iv. If the UMLH are less than or equal to 300, then the model and the simulation results may be considered final; if the UMLH are greater than 300 for the year, then the owner needs to modify the proposed building design.
B. Baseline Building BEPS model is created following the rules from ASHRAE 90.1-2016-Appendix G. , based on the most up-to-date code available during post-occupancy analysis of the building. The BEPS model has the same floor area, number of floors, and spatial configuration as the Proposed Building Design however, Window-to-Wall Ratio (WWR), materials definition, HVAC systems and components are modified to be in minimum compliance with Standard 90.1- 2016 Performance Rating Method based on building type. The HVAC systems representation in the BEPS model for the Baseline Building depends on the primary building activity (residential or non-residential), the floor area, and the number of stories. Once these building descriptors have been identified, the HVAC system is selected from a table (Table 2 & Table 3), and the selected system has to conform to the descriptions from another table (Table 4); .
Table 2:Compliance model implementation stages.
Table 3:Study buildings overview - Pilot P1 and Test T1-T3
Table 4:P1 Building model outcomes comparing five design stage model types over one year.
For many of the HVAC systems in ASHRAE 90.1, each thermal zone is modelled with its own HVAC system. However, a smaller subset of systems requires each floor to be modelled with a separate HVAC system. Besides the HVAC system type, floors with identical thermal zones can be grouped for modelling purposes. This HVAC systems definitions and modelling rule variations can generate a BEPS model representation with different number of HVAC systems serving the proposed design compared to the baseline building. There is no one-to-one relationship between the proposed design and the baseline building for HVAC systems in Baseline Building BEPS model for code compliance verification.
After the two BEPS models have been developed and simulated, the results are used for determination of compliance with ASHRAE 90.1. In order to get a building permit. BEPS model of the Proposed Building Design must match the completed construction documents and needs to be submitted. If the construction results in any significant variation from construction documents the BEPS model must be updated again and still show compliance in order to be granted a certificate of occupancy that allows the building to be occupied. In this study, the Baseline Building is referred as Code Compliance (CC) model. The CC model or Baseline Building represents the annual energy use for a building design intended for use as a baseline for rating above standard design, as defined in ASHRAE 90.1. The achievement of compliance of the final building design is assessed based on the CC model energy predictions.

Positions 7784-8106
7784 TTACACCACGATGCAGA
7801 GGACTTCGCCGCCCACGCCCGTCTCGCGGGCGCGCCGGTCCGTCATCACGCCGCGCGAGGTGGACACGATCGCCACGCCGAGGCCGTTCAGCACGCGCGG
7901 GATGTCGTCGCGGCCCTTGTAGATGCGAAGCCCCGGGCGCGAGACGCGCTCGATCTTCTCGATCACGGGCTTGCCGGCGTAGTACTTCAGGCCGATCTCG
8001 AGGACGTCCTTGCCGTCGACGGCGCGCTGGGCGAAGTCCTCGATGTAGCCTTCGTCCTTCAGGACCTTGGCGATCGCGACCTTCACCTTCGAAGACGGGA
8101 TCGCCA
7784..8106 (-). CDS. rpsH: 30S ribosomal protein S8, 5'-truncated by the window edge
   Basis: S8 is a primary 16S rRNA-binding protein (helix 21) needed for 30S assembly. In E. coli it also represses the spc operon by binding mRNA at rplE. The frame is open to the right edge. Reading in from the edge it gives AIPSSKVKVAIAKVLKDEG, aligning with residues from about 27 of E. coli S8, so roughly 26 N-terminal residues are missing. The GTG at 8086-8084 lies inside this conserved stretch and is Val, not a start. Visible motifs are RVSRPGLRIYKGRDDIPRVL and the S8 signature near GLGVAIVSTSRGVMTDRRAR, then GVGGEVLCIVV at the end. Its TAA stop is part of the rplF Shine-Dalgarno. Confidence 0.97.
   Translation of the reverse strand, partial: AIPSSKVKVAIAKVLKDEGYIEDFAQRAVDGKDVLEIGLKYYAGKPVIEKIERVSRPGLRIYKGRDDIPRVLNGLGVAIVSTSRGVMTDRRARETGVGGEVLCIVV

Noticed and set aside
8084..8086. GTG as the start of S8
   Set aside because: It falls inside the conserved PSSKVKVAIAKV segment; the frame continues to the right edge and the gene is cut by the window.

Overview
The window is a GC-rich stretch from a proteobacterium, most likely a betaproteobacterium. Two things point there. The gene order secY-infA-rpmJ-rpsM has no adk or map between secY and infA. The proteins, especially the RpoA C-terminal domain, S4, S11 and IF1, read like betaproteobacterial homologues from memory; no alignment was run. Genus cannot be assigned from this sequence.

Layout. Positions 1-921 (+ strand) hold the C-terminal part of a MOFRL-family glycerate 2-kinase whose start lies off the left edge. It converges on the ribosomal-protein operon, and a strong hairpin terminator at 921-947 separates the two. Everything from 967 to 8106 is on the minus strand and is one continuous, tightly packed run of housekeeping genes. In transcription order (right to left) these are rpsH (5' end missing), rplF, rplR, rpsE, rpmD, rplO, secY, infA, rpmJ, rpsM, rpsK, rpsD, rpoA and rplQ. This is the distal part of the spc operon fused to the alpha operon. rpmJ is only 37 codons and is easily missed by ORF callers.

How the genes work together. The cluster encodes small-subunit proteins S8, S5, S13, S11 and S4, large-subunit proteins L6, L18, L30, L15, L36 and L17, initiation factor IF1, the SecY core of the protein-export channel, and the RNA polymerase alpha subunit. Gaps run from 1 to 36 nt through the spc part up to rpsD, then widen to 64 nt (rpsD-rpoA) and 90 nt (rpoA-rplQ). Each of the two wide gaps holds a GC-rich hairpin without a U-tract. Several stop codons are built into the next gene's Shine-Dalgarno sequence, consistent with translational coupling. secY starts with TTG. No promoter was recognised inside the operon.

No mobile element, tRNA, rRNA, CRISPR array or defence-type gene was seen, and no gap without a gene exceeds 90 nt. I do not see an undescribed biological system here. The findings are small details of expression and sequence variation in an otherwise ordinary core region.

Post-construction, pre-occupancy-best design: As the building design and construction progresses often over several years, more detailed design decisions become finalized and the four main parameter groupings of Design, System, Use and Context which detail building geometry, materials, HVAC, lighting, loads, occupancy, aspect, location, and shading all become better defined. This would imply that design stage BEPS models are seldom brought to the point at which the most accurate parameters can be applied to the model, prior to building occupation. Had the BEPS model development kept pace with the design decisions as geometry, materials and HVAC were chosen and accurately specified, the model would have become the most accurate possible, prior to occupation. This relatively accurate design stage BEPS model is referred to as the Best Design (BD) model. The logical conclusion of carrying the model forward past the design phase and into the operational phase would be to use actual data from the building, post occupancy. This represents the commonly discussed calibrated model which is not included in this study.